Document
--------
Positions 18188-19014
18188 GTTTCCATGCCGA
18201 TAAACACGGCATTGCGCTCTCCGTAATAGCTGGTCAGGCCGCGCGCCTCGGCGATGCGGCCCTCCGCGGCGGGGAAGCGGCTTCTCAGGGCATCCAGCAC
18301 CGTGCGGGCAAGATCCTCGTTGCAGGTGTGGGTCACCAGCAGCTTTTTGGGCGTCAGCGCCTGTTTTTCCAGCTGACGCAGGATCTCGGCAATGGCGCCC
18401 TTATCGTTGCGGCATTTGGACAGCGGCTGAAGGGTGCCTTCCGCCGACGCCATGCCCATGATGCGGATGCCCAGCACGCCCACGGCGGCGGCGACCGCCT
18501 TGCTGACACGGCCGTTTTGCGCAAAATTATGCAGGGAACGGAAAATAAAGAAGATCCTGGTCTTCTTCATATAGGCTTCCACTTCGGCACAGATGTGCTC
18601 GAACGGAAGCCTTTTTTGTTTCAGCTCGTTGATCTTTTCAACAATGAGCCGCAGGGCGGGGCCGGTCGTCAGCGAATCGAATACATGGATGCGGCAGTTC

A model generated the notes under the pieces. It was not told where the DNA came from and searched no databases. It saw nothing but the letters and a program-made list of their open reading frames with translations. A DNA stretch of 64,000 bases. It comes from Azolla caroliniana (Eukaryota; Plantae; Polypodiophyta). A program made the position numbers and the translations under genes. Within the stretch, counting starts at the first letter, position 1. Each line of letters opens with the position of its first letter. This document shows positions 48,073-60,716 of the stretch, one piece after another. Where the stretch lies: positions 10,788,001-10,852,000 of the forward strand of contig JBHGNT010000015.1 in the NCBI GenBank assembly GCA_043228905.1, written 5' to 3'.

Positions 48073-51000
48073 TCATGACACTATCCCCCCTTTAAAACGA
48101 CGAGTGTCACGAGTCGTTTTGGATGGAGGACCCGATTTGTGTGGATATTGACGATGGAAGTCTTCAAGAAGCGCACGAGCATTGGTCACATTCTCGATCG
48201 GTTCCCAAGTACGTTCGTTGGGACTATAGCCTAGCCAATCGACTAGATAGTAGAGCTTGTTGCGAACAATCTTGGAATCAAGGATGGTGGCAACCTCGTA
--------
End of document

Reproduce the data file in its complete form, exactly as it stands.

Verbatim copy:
Positions 18188-19014
18188 GTTTCCATGCCGA
18201 TAAACACGGCATTGCGCTCTCCGTAATAGCTGGTCAGGCCGCGCGCCTCGGCGATGCGGCCCTCCGCGGCGGGGAAGCGGCTTCTCAGGGCATCCAGCAC
18301 CGTGCGGGCAAGATCCTCGTTGCAGGTGTGGGTCACCAGCAGCTTTTTGGGCGTCAGCGCCTGTTTTTCCAGCTGACGCAGGATCTCGGCAATGGCGCCC
18401 TTATCGTTGCGGCATTTGGACAGCGGCTGAAGGGTGCCTTCCGCCGACGCCATGCCCATGATGCGGATGCCCAGCACGCCCACGGCGGCGGCGACCGCCT
18501 TGCTGACACGGCCGTTTTGCGCAAAATTATGCAGGGAACGGAAAATAAAGAAGATCCTGGTCTTCTTCATATAGGCTTCCACTTCGGCACAGATGTGCTC
18601 GAACGGAAGCCTTTTTTGTTTCAGCTCGTTGATCTTTTCAACAATGAGCCGCAGGGCGGGGCCGGTCGTCAGCGAATCGAATACATGGATGCGGCAGTTC

A model generated the notes under the pieces. It was not told where the DNA came from and searched no databases. It saw nothing but the letters and a program-made list of their open reading frames with translations. A DNA stretch of 64,000 bases. It comes from Azolla caroliniana (Eukaryota; Plantae; Polypodiophyta). A program made the position numbers and the translations under genes. Within the stretch, counting starts at the first letter, position 1. Each line of letters opens with the position of its first letter. This document shows positions 48,073-60,716 of the stretch, one piece after another. Where the stretch lies: positions 10,788,001-10,852,000 of the forward strand of contig JBHGNT010000015.1 in the NCBI GenBank assembly GCA_043228905.1, written 5' to 3'.

Positions 48073-51000
48073 TCATGACACTATCCCCCCTTTAAAACGA
48101 CGAGTGTCACGAGTCGTTTTGGATGGAGGACCCGATTTGTGTGGATATTGACGATGGAAGTCTTCAAGAAGCGCACGAGCATTGGTCACATTCTCGATCG
48201 GTTCCCAAGTACGTTCGTTGGGACTATAGCCTAGCCAATCGACTAGATAGTAGAGCTTGTTGCGAACAATCTTGGAATCAAGGATGGTGGCAACCTCGTA